Where a deed conveys more mineral interest than what was owned at the time of the transaction, and contains either a warranty clause, or in some instances, a special warranty clause, what recourse do the parties to this transaction have?
While American energy continues remain the most valuable resource to our nation, Ball Morse Lowe attorney Kimberly Wurtz has been asked to speak to the Interstate Oil and Gas Compact Commission’s 2019 Annual Business Meeting this week in Oklahoma City. The presentation, entitled, “Mixing Oil and Water: Groundwater Concerns with Oil and Gas Development” sparks a roundtable discussion on concerns and issues regarding oil and gas exploration and production.
When I first read Oklahoma’s Senate Bill 503 (“SB 503”) filed during the 1st Session of the 57th Legislature (2019), I would be lying if I did not say that my jaw dropped. On its face, most of the existing statute remains unchanged. In fact, very few words have been added and/or
Traditionally, oil and gas development has been centered around vertical drilling. As the industry has grown, horizontal drilling is rapidly replacing the old ways. With the increase in horizontal drilling practices, the industry now finds itself in a hydraulic fracturing boom.
In Chesapeake Exploration, LLC v. Buell (Slip Opinion No. 2015-Ohio-4551) ("Chesapeake"), the Ohio Supreme Court addressed two certified questions from the United States District Court for the Southern District of Ohio.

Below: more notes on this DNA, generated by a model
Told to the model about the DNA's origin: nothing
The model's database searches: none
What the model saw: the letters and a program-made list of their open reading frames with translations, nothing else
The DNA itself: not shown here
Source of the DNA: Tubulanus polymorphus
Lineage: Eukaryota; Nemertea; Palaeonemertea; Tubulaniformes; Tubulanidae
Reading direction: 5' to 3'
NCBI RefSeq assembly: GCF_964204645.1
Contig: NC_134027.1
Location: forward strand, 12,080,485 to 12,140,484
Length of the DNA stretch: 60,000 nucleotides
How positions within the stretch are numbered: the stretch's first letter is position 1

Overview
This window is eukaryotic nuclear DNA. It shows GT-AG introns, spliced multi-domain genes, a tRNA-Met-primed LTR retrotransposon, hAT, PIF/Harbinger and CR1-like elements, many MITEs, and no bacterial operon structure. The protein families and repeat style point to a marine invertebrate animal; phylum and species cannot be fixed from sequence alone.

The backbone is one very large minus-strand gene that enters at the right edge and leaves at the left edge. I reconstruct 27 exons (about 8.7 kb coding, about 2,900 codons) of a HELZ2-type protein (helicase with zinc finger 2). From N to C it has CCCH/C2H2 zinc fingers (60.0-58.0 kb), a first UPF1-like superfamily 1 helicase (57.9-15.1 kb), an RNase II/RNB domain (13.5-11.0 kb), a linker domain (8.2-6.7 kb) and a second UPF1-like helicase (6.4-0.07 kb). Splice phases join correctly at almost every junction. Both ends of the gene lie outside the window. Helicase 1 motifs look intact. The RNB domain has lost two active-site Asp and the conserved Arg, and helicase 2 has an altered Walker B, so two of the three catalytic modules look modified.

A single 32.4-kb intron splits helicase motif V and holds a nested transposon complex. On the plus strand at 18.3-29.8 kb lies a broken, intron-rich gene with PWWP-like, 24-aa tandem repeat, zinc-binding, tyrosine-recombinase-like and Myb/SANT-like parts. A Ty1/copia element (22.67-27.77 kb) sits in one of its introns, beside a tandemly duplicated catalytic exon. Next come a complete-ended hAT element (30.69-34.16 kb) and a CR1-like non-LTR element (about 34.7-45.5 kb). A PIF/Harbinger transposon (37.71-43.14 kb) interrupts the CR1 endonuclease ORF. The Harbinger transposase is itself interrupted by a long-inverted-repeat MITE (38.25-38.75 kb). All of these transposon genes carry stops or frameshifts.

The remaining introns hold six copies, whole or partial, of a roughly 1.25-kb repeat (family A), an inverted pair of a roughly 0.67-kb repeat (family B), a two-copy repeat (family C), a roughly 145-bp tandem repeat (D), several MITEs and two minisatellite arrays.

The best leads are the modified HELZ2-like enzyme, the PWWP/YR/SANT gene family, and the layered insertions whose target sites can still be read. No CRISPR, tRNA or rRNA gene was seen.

In Corban v. Chesapeake Exploration, L.L.C. (Slip Opinion No. 2016-Ohio-5796), the Supreme Court of Ohio issued a landmark decision involving the Dormant Mineral Act. In Corban, the Supreme Court of Ohio addressed two certified questions from the United States District Court for the Southern District of Ohio, Eastern Division.
In Devitis v. Draper (Case No. 13 MO 0017), the Ohio Seventh District Court of Appeals considered whether an oil and gas royalty interest is subject to abandonment under R.C. 5301.56 (the Dormant Mineral Act).
In an opinion issued on January 19, 2015, in the case of SWEPI, LP v. Mora County, New Mexico et al., a federal district judge in New Mexico invalidated a local ban on hydraulic fracturing, commonly known as "fracking", enacted through a local ordinance in Mora County, New Mexico.
Federal District Court Judge James Browning found that